[dmarc-discuss] Is DMARC the right place for SMTP-TLS policy and reporting?
Chris Lamont Mankowski
makerofthings77 at gmail.com
Wed Jun 20 09:34:58 PDT 2012
Thank you for the well thought out criticism. I've done my best to address
each point and remove duplication, but let me know if I missed something.
The TL;DR version is I still think TLS Authentication has a place with
DMARC. TLS is currently deployed with various skill levels by
administrators, and the consistency of failure modes of TLS is much of a
lose end as SPF/DKIM is. It makes sense to consolidate all three polices
in a single framework.
Let me preface this response by saying I have no intention to slow down
current DMARC progress. I’m open to this being in scope for vNext, though
I want it in v1. At the least I simply want to create a placeholder and
compatibility for what I consider to be the next logical step.
> *Franch Martin said:
> * - [If] the authentication-result header indicate[d] when TLS was
> employed, would that serve your purpose better?
This is helpful on the receiver's end, but doesn't help when a domain
owner is trying to define consistent outbound behavior for all MTAs. This
is especially important when the domain owner doesn't control and
administer every outbound MTA.
> *Murray Kucherawy said:*
> - I don't understand the characterization you have in the first
> paragraph. Both SPF and DKIM independently identify some party (in the
> form of a domain name) that takes some responsibility for the handling of
> the message, although they go about it differently and have disjoint
> failure modes.
I see SPF and DKIM analogous to dual factor authentication for a message.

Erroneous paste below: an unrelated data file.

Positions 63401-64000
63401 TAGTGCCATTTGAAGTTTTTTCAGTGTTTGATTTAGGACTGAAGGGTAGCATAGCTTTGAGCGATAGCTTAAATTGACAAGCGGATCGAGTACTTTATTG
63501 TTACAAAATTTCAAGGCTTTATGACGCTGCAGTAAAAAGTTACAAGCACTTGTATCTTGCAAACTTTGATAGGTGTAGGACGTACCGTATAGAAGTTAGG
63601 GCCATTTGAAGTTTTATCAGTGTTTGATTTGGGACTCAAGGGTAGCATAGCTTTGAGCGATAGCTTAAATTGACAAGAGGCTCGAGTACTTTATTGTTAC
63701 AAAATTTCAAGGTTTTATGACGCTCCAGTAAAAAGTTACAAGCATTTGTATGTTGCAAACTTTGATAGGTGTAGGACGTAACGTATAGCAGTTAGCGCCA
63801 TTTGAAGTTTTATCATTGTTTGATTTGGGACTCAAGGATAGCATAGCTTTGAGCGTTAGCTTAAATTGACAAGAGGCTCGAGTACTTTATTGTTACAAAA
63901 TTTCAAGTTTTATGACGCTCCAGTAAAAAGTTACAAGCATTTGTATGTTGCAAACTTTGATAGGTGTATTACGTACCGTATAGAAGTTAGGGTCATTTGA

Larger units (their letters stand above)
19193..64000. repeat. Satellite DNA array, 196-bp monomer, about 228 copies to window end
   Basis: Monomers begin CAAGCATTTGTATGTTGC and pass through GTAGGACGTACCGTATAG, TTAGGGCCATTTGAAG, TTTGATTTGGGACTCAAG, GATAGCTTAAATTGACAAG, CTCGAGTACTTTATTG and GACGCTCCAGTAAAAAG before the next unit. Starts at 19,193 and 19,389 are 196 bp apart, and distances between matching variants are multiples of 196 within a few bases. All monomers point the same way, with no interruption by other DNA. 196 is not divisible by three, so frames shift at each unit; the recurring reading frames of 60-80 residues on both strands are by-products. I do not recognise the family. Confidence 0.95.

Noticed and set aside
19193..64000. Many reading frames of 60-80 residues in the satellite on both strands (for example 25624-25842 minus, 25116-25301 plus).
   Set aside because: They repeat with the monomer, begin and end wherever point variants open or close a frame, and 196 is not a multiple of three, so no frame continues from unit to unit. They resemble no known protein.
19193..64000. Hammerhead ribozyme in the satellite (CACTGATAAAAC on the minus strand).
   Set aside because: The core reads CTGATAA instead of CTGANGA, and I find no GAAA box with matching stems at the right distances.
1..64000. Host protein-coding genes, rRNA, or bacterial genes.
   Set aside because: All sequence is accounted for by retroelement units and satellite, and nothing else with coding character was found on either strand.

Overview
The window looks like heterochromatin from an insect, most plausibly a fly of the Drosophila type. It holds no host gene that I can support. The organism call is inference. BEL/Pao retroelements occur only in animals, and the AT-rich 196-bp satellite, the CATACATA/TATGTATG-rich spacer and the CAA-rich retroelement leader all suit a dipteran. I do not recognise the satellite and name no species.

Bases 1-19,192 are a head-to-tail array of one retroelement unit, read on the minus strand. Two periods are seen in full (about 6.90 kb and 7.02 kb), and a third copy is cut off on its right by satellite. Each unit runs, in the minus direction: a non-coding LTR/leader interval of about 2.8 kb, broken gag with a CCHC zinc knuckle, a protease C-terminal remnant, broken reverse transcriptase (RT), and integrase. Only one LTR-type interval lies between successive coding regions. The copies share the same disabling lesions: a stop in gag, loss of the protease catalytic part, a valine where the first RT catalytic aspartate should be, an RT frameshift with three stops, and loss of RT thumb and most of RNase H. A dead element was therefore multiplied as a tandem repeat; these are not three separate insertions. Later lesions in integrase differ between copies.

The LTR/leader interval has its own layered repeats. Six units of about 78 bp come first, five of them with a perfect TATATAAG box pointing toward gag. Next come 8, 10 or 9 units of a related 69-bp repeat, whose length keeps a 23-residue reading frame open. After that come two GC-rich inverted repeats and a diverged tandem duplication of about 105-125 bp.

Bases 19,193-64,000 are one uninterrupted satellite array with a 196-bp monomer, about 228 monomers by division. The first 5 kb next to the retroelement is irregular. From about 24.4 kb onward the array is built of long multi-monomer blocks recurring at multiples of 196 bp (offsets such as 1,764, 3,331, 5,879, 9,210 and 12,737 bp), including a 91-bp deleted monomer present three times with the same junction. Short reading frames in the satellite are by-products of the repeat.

SPF refers to an IP address "something the sender has", bound to a DNS
name. DKIM is the signed contents also bound to a DNS name. Signed
contents should be sent from approved senders. This also prevents replay
Everything is simple if no shared IPs are involved. But, if ashared IP is
involved, SPF authentication is weakened. TLS would address this scenario
with a private key held by the sender.
If the goal of DMARC is to provide sufficient information to the domain
owner about all the MTAs so a quarantine or drop policy can be applied,
then we're starting to define the barrier (or demarcation point ;)) where
email delivery becomes the receivers problem and not the sender's.
I just want to mention that authenticating via TLS also has disjoint
failure modes. The sender usually defines these as: NDR the message, or
queue and retry. The behavior of this is inconsistent at best since there
the domain owner often doesn't control every MTAs. Examples include:
Hotels, ISPs, marketing campaigns, etc.
Why not go with the far cheaper option? SPF consists of only a couple of
> DNS queries and some simple logic; the same cannot be said for TLS.
This is absolutely viable for the class of messages that don't require
TLS. Not every message warrants the protection a TLS encrypted payload
offers. However, for those people concerned about data encrypted in
transit, such as those email messages regulated by HIPPA, UK, Massachusetts
or California privacy laws require messages to be encrypted in transport.
> Are there significant scenarios in which SPF (and DKIM, for that matter)
> fail but TLS passes? If you're identifying a serious false negative issue,
> that's definitely something we need to consider.
The irony here is that I don't have sufficient visibility to prove or
disprove this myself.
Also, until DANE is widely deployed, TLS as a client authentication
> mechanism is only available to those who purchase CA-signed certificates.
> That has the feeling of being somewhat exclusionary, where DMARC has been
> trying to be as open as possible.
I’ll assert that those excluded senders probably don't need the encryption
to begin with. For example, senders and receivers of Greeting Cards
probably don't care about encryption, but password reset notifications,
financial, PII or HIPPA data should be encrypted. Most people who care
about security likely also have a HTTPS certificate, which can also be
repurposed for use with TLS.
I presume that BYODs send mail to a designated MTA operated by the mobile
> service provider
This is one example where SPF breaks, that is unless the domain owner
specifies the IP range of each mobile service provider’s relay. The only
way I can imagine this working is to blur the lines between email
submission and email exchange, just as Roland saw I was doing.
Anyone can create a certificate that claims to belong to "example.com"; how
> do you know it's real?
True, some verification is needed. Some ideas on this:
- Store the SHA Hashcode or thubmprint of the certificate in DNS.